Should, or Would, Home-makers be Paid?

April 24, 2021

Let us sit and mock the good housewife Fortune from her wheel, that her gift may henceforth be bestowed equally. I would we could do so, for her benefits are mightily misplaced, and the bountiful blind woman doth most mistake in her gifts to women.
- William Shakespeare (1564-1616) English dramatic poet in As You Like It.

The latest elections in some States resurrected the subject of compensating women for holding the home-front. Parties in Assam, Kerala and Tamil Nadu dangled the carrot of wages/pension for home-makers if voted to power. The subject which was on the backburner these past years suddenly found new life –especially in the media. Delhi-based Outlook weekly made a cover story on the subject (April 19, 2021), the lead story being written by Jyotika Sood and Lola Nayar, and selectively and briefly excerpted here.

Explaining her giving up a lucrative job, Gurgaon-based Ritu Lall after her daughter was born, says: “It’s out of love and affection for them (family) that I decided to give up my job. It is their appreciation that keeps me going and to reach another level. . . A salary would break the bridge that I have with my family…”

Representational image

Globally there has been a campaign since 1970s highlighting the need for women to be paid wages or compensation for homework as a means to help them to emerge from poverty and dependence. During UPA-II government, Krishna Tirath, then Union Women and Child Development Minister, had initiated discussion on how to quantify and remunerate the work of homemakers by their spouses. According to her, “A homemaker is a house engineer and ensures everything is in place and available when required.”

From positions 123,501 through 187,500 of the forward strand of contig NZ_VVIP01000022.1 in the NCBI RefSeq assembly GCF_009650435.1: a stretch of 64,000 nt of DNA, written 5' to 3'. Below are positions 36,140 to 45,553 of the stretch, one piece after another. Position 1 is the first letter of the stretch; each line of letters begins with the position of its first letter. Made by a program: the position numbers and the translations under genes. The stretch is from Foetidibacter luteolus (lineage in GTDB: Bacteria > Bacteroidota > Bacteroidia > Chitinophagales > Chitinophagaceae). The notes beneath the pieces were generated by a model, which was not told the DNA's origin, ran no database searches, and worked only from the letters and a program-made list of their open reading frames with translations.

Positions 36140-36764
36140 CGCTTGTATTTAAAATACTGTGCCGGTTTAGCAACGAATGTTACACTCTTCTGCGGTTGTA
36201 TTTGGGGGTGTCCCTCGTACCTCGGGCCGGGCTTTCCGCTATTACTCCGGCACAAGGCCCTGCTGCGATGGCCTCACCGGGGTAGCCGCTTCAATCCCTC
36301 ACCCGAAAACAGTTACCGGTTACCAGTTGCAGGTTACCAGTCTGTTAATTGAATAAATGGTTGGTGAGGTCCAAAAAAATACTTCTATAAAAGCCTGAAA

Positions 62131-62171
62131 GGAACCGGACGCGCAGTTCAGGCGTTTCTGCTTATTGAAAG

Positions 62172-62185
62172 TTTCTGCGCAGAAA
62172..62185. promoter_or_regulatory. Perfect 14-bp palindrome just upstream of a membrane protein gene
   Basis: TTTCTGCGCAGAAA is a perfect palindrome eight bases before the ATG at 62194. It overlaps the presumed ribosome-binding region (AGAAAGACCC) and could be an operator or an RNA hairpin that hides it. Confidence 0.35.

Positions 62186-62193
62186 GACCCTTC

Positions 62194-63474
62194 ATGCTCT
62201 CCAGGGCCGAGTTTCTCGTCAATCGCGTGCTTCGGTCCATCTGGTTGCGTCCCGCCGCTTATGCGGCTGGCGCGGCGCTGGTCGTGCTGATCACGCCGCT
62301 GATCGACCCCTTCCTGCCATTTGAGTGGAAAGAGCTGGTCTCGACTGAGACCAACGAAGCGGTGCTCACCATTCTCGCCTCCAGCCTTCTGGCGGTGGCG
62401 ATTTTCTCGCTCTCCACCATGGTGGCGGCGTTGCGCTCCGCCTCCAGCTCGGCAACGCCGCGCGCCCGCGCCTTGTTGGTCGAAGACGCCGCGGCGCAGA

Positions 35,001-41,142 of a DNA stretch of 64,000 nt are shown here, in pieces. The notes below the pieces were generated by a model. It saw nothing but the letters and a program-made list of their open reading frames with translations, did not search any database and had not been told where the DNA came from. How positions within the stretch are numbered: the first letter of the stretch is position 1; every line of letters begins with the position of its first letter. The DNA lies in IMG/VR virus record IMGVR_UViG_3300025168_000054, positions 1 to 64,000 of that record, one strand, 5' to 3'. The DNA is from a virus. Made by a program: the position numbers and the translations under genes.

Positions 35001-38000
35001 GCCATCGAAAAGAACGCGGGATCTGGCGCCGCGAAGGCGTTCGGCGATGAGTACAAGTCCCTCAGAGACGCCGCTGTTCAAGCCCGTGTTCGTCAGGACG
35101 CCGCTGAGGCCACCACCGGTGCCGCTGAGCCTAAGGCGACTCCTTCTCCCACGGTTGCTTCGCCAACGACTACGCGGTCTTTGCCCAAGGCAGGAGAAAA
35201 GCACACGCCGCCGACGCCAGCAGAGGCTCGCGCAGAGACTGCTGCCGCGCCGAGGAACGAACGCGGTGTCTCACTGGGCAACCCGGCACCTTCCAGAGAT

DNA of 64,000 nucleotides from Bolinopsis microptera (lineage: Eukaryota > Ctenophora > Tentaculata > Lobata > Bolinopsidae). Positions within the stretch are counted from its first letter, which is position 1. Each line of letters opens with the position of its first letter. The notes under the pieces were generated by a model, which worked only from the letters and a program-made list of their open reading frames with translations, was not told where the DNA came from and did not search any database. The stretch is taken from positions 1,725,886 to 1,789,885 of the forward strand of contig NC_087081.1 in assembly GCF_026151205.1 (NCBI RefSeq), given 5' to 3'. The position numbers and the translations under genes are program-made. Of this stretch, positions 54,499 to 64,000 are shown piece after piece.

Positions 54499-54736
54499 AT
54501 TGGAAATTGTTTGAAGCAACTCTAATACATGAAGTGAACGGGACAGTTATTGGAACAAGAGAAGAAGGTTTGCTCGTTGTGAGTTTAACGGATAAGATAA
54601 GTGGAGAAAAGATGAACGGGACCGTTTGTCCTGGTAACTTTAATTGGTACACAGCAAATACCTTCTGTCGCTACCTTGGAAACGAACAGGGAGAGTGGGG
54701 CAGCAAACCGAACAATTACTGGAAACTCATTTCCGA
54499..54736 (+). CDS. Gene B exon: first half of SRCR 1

Tamil superstar Kamal Hassan was among the first during the recent election campaign to promise monthly fixed salaries for homemakers. Commending this, Shashi Tharoor, MP, said: “I welcome the idea of recognizing housework as a salaried profession…with the state government paying monthly wage to homemakers. This will recognize and monetize the services of women homemakers in society, enhance their power & create near-universal basic income.”

Renana Jhabvala, president of SEWA Bharat, representing self-employed women, says: “It could be a small amount of money that could be given every month to act as a floor income… It would act as good social security system and prevent them from sinking further and becoming desperate to take work at exploitative rates.”

Incidentally, the judiciary has been putting a monetary value on women. For instance, in December 2020, a Motor Accident Claims Tribunal cited a Supreme Court ruling to award compensation of Rs 17 lakhs to the husband and two minor children of a 33-years-old woman killed in a car crash in Maharashtra.

We started with Shakespeare on women. Now we conclude with him on the same subject.

I will be master of what is mine own;
She is my goods, my chattels, she is my house,
My household stuff, my field, my barn,
My horse, my ox, my ass, my anything;
And here she stands, touch her whoever dare.
- Shakespeare in Taming the Shrew.

The subject is open to many views and in the context of two time spans – Shakespearian time and today. What are yours? Your response is welcome in the format given below (Pl scroll down).